Subtle variation in sepsis-III definitions markedly influences predictive performance within and across methods

Cohen, Samuel N. and Foster, James and Foster, Peter and Lou, Hang and Lyons, Terry and Morley, Sam and Morrill, James and Ni, Hao and Palmer, Edward and Wang, Bo and Wu, Yue and Yang, Lingyi and Yang, Weixin (2024) Subtle variation in sepsis-III definitions markedly influences predictive performance within and across methods. Scientific Reports, 14 (1). 1920. ISSN 2045-2322 (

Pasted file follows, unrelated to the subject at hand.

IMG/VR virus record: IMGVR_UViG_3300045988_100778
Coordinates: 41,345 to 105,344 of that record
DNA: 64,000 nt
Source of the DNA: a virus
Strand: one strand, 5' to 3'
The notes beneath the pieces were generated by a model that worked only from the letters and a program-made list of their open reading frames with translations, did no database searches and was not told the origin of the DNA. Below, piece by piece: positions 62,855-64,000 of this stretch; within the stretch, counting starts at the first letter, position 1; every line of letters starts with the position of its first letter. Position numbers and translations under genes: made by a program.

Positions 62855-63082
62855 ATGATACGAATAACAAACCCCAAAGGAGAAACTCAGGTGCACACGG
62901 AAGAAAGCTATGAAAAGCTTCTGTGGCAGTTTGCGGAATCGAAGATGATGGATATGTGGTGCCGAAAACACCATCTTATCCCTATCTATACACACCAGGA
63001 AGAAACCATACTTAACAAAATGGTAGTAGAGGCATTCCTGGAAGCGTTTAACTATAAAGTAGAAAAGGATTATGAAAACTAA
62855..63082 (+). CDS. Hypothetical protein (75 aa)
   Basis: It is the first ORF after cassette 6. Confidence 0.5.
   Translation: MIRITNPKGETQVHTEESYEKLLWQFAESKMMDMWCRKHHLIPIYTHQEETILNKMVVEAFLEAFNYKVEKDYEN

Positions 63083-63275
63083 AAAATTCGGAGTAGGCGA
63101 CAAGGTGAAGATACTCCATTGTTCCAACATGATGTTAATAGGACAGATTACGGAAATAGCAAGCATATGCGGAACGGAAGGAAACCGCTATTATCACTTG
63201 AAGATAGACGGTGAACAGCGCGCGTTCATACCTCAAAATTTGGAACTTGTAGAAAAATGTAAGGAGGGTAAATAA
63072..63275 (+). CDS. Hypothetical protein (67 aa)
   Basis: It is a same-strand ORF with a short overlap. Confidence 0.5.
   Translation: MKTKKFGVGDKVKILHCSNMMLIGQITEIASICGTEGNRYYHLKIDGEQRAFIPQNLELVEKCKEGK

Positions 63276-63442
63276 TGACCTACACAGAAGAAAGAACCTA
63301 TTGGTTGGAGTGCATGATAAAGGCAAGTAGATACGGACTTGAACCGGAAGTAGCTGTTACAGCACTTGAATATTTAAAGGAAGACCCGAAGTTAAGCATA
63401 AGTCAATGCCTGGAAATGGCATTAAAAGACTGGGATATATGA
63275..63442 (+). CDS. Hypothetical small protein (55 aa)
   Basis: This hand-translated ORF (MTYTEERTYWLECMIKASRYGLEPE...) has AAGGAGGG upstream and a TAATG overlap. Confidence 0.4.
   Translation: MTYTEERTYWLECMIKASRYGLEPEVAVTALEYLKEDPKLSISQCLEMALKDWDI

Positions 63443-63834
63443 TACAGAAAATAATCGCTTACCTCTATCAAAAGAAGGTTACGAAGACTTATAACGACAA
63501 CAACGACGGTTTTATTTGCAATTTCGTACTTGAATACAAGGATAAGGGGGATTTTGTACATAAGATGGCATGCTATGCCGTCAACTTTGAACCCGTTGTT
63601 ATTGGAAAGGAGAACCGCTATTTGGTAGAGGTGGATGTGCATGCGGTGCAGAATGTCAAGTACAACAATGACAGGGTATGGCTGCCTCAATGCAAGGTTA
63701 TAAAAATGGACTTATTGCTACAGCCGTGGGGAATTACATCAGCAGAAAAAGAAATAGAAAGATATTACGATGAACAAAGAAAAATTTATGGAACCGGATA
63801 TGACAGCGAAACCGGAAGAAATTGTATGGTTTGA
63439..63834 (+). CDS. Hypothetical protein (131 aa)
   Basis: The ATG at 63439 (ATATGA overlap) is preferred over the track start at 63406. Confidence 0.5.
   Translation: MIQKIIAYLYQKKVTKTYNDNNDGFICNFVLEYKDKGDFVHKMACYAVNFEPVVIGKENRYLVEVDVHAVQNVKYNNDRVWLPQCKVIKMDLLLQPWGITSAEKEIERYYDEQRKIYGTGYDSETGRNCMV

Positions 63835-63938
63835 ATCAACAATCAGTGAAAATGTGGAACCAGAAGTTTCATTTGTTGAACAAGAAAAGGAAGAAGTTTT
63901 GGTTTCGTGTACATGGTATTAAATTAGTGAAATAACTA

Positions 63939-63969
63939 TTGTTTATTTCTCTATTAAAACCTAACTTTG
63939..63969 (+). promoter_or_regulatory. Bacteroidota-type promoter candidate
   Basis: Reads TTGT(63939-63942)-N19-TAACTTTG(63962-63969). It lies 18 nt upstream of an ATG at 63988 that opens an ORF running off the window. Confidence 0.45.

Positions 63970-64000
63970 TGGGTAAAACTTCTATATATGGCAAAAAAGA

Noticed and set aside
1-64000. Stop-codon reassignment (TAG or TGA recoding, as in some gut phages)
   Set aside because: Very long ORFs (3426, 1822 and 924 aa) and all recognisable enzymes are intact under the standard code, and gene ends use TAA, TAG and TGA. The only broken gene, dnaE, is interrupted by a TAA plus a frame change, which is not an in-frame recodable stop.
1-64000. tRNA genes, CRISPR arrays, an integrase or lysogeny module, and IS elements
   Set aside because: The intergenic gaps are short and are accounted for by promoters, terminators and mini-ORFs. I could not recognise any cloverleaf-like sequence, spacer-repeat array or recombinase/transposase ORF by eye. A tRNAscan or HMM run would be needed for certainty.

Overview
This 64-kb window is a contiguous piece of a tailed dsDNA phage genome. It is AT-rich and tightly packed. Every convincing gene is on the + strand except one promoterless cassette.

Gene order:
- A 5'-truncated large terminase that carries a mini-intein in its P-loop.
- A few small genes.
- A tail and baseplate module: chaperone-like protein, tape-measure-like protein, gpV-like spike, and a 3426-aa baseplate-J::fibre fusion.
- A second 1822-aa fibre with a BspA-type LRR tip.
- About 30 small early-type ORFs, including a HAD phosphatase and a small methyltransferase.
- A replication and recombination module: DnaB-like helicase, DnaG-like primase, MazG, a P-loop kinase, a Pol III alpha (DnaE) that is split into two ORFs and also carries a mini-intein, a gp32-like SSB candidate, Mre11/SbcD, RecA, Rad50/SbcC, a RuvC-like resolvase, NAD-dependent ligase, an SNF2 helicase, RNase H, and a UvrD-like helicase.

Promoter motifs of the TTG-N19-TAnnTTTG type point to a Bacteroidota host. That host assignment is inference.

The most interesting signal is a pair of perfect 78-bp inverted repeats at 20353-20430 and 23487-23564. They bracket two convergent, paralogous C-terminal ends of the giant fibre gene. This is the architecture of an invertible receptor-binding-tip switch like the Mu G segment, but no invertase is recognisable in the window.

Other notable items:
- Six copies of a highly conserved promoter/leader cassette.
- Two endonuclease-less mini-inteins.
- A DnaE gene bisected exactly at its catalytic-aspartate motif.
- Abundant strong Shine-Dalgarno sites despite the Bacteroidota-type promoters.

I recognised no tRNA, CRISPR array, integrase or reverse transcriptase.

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Early detection of sepsis is key to ensure timely clinical intervention. Since very few end-to-end pipelines are publicly available, fair comparisons between methodologies are difficult if not impossible. Progress is further limited by discrepancies in the reconstruction of sepsis onset time. This retrospective cohort study highlights the variation in performance of predictive models under three subtly different interpretations of sepsis onset from the sepsis-III definition and compares this against inter-model differences. The models are chosen to cover tree-based, deep learning, and survival analysis methods. Using the MIMIC-III database, between 867 and 2178 intensive care unit admissions with sepsis were identified, depending on the onset definition. We show that model performance can be more sensitive to differences in the definition of sepsis onset than to the model itself. Given a fixed sepsis definition, the best performing method had a gain of 1–5% in the area under the receiver operating characteristic (AUROC). However, the choice of onset time can cause a greater effect, with variation of 0–6% in AUROC. We illustrate that misleading conclusions can be drawn if models are compared without consideration of the sepsis definition used which emphasizes the need for a standardized definition for sepsis onset.